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Showing posts from June, 2013

The Secret Language

One of the interesting things about neuro diversity is how it shapes your relationship to the world. This is not always a bad thing, though the problem with it isn’t how it can inspire the kind of creativity or genius that more intense ‘sufferers’ can experience. The issue is how the regular workaday world is completely at odds with you. That is my problem. It isn’t really even accurate to call it a medical problem, but the only way I can try and draw attention to my needs is through that process, hence going through the Work Capability nonsense.
I don’t deal with change particularly well. Perhaps in a weird way unemployment – though obviously limiting due to financial reasons – is a comfort to the neuro diverse. I had a friend who once said everyone should experience a period of unemployment. I think he was right; if nothing else you see how the tie around your neck is more shackle than style.
People look to religion to find their place in the world. I refute the existence of a hig…

Redline Britain

There are a lot more things I have to say than I ever blog about. Unfortunately I’m too lazy to be a citizen journalist and, if you gaze yonder eastwards, you’ll see a list of far better people than I to get facts from. Besides, this blog was mainly intended as a personal catharsis with observations on the world as it now turns. Sometimes though things have to be said.

On Question Time this past Thursday, professional fence sitter and coalition nobody, Simon Hughes MP, revealed that, during the Coalition negotiations, Osbourne wanted to penalise JSA claims by 10% in the second year. This, claimed Hughes, was his red line. I don’t know if this is true, though it’s hardly a leap of faith to presume the Tories would dream up something so punitive.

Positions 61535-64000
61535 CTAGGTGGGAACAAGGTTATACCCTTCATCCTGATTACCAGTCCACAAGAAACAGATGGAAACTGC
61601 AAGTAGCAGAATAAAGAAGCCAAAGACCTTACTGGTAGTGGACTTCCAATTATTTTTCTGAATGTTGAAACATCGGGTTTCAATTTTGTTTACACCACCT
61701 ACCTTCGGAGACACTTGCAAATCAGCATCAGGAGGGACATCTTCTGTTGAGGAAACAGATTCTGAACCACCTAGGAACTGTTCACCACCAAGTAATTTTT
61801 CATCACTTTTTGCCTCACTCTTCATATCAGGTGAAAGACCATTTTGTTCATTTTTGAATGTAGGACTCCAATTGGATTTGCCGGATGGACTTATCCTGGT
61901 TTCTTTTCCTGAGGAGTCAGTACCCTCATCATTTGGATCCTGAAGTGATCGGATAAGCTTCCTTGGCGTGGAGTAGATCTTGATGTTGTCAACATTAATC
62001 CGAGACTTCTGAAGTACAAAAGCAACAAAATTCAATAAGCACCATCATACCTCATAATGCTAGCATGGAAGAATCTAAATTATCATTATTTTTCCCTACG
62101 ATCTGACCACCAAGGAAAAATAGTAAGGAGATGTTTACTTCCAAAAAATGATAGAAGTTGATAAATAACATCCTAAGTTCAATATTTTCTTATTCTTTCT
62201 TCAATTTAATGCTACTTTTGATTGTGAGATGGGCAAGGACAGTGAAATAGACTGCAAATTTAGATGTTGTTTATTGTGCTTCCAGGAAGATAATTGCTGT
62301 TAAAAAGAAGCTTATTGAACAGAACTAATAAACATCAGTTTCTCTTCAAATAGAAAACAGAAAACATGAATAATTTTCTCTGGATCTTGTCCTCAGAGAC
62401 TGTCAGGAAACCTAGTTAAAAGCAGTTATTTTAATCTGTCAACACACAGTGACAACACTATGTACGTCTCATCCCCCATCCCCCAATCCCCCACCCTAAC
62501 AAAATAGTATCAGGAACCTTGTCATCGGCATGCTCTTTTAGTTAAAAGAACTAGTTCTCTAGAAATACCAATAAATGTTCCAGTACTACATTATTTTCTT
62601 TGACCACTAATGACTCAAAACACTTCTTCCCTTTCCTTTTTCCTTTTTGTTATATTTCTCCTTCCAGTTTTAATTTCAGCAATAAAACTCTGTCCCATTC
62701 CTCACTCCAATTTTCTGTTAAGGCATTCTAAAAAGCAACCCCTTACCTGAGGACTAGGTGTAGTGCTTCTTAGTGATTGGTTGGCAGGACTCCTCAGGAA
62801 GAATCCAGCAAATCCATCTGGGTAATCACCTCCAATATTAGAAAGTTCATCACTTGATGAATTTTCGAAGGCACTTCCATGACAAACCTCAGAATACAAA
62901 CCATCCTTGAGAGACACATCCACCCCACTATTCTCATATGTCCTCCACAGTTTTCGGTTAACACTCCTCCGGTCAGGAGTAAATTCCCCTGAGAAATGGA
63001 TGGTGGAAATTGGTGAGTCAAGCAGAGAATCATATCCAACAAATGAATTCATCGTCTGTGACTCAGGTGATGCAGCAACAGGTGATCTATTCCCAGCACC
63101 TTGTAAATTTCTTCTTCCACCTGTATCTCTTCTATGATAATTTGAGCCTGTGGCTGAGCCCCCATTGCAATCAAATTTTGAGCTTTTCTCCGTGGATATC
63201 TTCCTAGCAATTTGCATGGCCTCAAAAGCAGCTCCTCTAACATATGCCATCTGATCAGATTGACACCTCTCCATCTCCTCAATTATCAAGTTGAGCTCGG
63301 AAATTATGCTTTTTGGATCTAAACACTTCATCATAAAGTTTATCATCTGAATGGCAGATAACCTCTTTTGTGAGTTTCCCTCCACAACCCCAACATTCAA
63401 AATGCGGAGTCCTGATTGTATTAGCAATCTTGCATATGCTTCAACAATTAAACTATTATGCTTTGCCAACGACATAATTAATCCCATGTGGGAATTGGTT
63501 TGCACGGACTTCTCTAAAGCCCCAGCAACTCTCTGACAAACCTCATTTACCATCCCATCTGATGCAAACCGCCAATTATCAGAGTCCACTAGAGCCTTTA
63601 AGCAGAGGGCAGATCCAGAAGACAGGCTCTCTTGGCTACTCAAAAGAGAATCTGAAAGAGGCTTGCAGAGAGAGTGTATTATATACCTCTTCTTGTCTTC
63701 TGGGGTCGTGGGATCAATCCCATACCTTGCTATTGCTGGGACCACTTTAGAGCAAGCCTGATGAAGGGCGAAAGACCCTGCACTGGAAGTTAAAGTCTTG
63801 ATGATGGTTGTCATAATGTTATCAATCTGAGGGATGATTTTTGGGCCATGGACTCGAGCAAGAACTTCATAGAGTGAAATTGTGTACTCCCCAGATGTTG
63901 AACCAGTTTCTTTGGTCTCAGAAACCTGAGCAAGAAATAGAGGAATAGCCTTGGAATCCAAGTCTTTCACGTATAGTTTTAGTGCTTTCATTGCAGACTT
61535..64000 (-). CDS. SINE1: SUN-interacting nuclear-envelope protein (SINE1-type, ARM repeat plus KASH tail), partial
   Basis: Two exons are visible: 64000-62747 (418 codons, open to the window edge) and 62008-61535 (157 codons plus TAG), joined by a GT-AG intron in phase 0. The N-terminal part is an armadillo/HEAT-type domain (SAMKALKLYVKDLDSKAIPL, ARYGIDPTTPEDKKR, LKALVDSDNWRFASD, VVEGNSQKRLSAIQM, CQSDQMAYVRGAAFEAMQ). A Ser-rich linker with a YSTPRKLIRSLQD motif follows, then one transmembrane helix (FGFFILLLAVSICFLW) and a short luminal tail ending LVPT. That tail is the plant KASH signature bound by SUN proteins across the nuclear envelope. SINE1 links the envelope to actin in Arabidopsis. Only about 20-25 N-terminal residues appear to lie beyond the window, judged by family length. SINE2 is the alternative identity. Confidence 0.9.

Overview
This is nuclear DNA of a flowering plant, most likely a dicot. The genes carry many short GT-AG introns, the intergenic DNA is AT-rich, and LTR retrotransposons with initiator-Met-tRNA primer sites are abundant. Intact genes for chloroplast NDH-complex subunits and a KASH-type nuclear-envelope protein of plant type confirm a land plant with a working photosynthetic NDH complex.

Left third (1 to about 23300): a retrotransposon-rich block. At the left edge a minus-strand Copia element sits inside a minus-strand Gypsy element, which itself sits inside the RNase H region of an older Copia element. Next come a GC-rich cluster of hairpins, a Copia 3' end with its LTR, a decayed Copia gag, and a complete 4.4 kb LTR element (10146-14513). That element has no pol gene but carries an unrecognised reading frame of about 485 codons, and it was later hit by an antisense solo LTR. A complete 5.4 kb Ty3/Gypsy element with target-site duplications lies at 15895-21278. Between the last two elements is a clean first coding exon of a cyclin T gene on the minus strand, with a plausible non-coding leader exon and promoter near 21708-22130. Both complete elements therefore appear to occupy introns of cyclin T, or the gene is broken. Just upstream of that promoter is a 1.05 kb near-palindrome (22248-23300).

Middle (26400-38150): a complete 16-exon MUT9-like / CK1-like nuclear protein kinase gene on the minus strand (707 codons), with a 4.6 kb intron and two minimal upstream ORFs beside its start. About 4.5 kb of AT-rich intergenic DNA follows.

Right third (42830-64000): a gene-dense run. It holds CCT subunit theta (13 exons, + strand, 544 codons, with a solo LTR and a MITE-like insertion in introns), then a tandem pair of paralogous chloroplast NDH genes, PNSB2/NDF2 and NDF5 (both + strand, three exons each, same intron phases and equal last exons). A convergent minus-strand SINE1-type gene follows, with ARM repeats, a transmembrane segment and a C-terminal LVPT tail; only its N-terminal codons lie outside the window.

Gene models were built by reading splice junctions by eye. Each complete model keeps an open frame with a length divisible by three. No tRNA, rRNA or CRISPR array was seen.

It was a revealing morsel: it tells us that everything we have endured so far, along with what is to come, is necessary and acceptable. All of it Simon thinks is necessary; the destruction of a society and the impoverishment of an economy u…


No mate, you’re just paid by Barclays. You don’t have a job. They just pay you to tell me that ripping people off while expecting me to honour my debts is reasonable. That’s not a job. That’s not contributing or bettering society or even this community. You’re no less a benefit recipient than I; the difference is you’ve got a name badge and a tie. I’ve got a Jobseeker’s Agreement.
That’s what I tell myself each time I pay my pittance to Barclays each month for making the mistake of getting into (a relatively small amount of) debt as a student. Interestingly at the time Barclays were part of the college infrastructure whose advice to students worried about how they’d finance themselves was to borrow.
We’re all dependent on money, and the money comes from on high. We’re like the Israelites weaned in the desert on heavenly mana, except our gods are the corporate elite and their politician acolytes. We need money to live – interestingly the words almost sound the same: mana/money. Weird.

Silent Scandal

So what is the reality of mental health on the Work Programme? It seems pretty poor. Is this a provider unique issue? I cannot know personally; I was assigned to Employment Plus by deign of the machinery of the DWP. I’m given to believe that process is based not on need or suitability (assuming any differences or areas of expertise among providers) but on who has the fewest customers at the time. Anecdotal evidence does seem to suggest that my experience is not unique. I can well believe it.
But this is not solely a problem of the adequacy of providers. While I am of course critical of the attitude undertaken by my (former) adviser, the problems run much deeper. He is only saying what he’s been drilled to say – in fact that ‘only following orders mentality’ is another and large symptom.
It goes beyond even the Work Programme itself. This attitude is systemic. It permeates the DWP from tip to toe. We all know how difficult it can be dealing with advisers, even Disability specialists.…